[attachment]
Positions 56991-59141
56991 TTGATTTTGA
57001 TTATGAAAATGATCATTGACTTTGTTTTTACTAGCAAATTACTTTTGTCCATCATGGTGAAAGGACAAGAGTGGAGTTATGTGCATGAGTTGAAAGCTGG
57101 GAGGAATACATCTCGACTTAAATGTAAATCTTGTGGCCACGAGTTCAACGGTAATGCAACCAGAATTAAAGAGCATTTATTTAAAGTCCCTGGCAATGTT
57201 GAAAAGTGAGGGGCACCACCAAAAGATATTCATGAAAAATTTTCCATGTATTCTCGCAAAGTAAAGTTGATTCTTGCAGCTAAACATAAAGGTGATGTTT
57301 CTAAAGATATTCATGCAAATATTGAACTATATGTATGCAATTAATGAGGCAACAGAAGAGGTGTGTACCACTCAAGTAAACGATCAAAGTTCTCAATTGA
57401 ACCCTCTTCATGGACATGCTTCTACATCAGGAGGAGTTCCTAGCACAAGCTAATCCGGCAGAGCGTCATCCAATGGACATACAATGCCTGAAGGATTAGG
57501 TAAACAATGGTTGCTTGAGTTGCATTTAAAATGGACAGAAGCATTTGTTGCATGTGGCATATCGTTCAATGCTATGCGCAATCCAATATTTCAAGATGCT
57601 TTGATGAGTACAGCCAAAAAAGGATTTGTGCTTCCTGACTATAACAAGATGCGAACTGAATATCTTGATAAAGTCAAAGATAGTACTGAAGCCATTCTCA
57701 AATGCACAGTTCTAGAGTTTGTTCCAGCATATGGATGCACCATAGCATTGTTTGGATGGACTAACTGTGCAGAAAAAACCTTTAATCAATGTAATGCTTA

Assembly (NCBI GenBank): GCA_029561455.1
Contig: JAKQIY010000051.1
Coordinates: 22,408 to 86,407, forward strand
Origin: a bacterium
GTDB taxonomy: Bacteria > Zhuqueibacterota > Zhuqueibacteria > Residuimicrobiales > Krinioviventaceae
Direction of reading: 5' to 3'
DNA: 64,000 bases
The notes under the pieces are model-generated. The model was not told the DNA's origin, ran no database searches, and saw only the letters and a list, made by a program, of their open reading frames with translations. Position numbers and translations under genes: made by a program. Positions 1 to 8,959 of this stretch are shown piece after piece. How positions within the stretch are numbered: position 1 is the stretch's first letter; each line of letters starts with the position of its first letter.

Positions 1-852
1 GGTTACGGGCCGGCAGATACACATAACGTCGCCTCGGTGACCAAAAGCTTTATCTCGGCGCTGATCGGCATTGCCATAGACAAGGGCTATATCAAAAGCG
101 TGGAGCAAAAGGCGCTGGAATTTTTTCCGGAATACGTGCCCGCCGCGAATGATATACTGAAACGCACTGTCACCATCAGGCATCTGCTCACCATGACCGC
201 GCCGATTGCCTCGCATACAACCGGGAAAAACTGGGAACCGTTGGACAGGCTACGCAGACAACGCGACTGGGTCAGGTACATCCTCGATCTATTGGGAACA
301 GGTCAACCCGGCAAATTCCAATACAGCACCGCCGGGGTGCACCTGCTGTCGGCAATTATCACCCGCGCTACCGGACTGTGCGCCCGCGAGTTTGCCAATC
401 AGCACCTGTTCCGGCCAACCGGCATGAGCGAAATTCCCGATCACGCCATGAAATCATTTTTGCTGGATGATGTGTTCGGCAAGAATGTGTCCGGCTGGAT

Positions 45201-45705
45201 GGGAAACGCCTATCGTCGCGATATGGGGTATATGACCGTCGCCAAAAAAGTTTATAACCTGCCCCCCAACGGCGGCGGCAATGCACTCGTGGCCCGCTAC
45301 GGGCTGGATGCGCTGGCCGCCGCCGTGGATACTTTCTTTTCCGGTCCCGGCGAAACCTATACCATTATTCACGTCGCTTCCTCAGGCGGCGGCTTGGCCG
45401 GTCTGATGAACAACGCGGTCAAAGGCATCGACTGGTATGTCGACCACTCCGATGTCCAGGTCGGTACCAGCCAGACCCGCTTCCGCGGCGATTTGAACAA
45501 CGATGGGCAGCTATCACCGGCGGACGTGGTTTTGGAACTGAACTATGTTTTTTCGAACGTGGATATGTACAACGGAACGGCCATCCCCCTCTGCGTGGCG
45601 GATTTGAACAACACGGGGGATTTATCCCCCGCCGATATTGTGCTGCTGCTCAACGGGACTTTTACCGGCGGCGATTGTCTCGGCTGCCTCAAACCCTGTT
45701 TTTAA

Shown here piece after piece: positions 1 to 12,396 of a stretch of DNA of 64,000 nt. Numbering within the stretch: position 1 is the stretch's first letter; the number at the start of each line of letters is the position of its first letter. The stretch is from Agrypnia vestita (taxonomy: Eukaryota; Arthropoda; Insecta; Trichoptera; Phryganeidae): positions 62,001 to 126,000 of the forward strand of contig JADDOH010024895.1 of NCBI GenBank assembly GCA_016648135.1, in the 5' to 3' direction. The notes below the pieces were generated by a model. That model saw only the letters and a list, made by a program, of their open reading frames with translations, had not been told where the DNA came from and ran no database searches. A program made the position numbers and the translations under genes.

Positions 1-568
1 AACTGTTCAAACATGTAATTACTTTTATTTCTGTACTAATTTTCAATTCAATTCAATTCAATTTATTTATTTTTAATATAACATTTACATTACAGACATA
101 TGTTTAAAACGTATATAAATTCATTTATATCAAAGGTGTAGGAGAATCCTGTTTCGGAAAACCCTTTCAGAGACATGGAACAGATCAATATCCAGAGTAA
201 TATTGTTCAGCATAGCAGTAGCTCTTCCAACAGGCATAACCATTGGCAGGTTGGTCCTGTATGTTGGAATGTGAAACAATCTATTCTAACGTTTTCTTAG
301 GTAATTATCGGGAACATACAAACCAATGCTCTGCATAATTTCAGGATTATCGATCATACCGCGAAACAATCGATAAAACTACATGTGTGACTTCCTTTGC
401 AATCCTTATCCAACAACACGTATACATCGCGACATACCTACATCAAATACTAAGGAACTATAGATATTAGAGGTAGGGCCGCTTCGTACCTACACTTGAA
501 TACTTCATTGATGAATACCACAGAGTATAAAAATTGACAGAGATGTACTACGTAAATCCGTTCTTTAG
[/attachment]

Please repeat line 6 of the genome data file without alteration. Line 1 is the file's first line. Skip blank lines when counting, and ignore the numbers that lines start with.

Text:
57301 CTAAAGATATTCATGCAAATATTGAACTATATGTATGCAATTAATGAGGCAACAGAAGAGGTGTGTACCACTCAAGTAAACGATCAAAGTTCTCAATTGA